Student Work Gains New Yorker Recognition

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With a passion for photography and eye for an image, photojournalism student Deborah Coleman has attracted the attention of the New Yorker’s visuals editor.
Elisabeth Biondi reviewed Deborah’s work after the third year class at the
University of Gloucestershire submitted a selection of work to Source, a quarterly magazine of contemporary photography.
Elisabeth joined Charlotte Cotton, Creative Director from the National Media Museum as special guest curators, making their choices from Graduate Photography 2010.
Deborah’s portfolio focused on Wootton Bassett, and the repatriation of
servicemen and women to nearby RAF Lyneham.
“Over 650 students submitted work to Source Graduate Photography Online,” said Deborah, “and there were two industry professionals invited to review the work. I was really pleased as it’s a project I’m continuing to document as it’s such an important story.”
Praising her work, Elisabeth said: “Her pictures are honest and without
frills. She brings us emotionally close to what she observes. Her pictures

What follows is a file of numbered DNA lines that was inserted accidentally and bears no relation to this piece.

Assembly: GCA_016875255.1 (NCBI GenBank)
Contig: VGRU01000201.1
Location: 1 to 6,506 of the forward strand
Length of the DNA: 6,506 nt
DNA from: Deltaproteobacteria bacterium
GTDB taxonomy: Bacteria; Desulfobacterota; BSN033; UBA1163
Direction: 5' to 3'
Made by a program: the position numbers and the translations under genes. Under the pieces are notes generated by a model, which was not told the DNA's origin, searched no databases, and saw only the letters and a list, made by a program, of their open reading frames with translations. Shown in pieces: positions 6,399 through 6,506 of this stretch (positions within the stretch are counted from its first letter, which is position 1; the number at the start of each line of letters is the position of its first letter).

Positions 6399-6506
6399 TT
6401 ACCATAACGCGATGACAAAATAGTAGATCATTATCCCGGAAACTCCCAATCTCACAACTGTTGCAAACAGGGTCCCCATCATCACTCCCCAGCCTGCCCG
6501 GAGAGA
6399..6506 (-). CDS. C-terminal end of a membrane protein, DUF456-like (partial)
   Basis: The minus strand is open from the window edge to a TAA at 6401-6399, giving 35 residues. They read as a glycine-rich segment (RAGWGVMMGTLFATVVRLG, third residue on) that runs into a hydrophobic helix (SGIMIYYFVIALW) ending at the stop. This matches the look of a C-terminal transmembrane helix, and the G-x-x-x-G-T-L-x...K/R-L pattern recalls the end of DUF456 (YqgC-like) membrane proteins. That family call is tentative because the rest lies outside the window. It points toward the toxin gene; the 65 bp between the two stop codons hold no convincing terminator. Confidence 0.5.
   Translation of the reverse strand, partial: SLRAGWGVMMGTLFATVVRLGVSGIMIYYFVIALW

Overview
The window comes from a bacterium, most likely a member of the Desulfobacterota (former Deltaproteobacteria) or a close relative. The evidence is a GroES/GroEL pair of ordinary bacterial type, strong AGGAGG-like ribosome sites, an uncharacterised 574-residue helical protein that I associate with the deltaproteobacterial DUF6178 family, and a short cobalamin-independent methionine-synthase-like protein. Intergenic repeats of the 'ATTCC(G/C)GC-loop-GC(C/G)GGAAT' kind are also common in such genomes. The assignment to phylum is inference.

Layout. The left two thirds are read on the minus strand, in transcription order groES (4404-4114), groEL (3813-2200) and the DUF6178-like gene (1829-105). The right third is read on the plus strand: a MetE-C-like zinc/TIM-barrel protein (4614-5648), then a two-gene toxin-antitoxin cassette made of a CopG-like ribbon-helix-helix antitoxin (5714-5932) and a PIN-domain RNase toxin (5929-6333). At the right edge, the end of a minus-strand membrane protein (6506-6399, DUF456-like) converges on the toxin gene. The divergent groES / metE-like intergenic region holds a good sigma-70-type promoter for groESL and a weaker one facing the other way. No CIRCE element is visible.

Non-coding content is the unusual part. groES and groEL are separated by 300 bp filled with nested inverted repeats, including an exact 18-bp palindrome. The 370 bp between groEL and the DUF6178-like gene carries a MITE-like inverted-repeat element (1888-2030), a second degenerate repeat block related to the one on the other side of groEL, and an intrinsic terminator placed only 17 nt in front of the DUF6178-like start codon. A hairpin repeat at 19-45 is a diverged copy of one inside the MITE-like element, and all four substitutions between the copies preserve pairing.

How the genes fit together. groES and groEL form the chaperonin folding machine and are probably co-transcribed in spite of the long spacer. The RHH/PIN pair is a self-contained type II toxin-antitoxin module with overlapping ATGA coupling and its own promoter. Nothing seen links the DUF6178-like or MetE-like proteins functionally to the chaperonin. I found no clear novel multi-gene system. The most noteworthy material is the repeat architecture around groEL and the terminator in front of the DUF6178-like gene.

move us deeply, making us think about loss in our own life.”
Deborah has recently graduated with a BA Honours in Photojournalism and
Documentary Photography, and following the end of her studies was offered a three month contract as a hospital medical photographer.
Now living in Swindon, she is also working on other documentary projects and is keen to undertake further forensic and medical projects, but the Wootton Bassett project remains particularly close to her heart.
“What started out as a few local people paying their respects has now
escalated sadly, due to the all too frequent repatriations from conflict,”
said Deborah. “I wanted to show the sadness and grief of the relatives and
friends in a considered and compassionate way.” To find out more about
Graduate Photography 2010 online, please visit

Image from the Wootton Bassett project, C17 Coming Home, by Deborah Coleman.

Source: University of Gloucestershire

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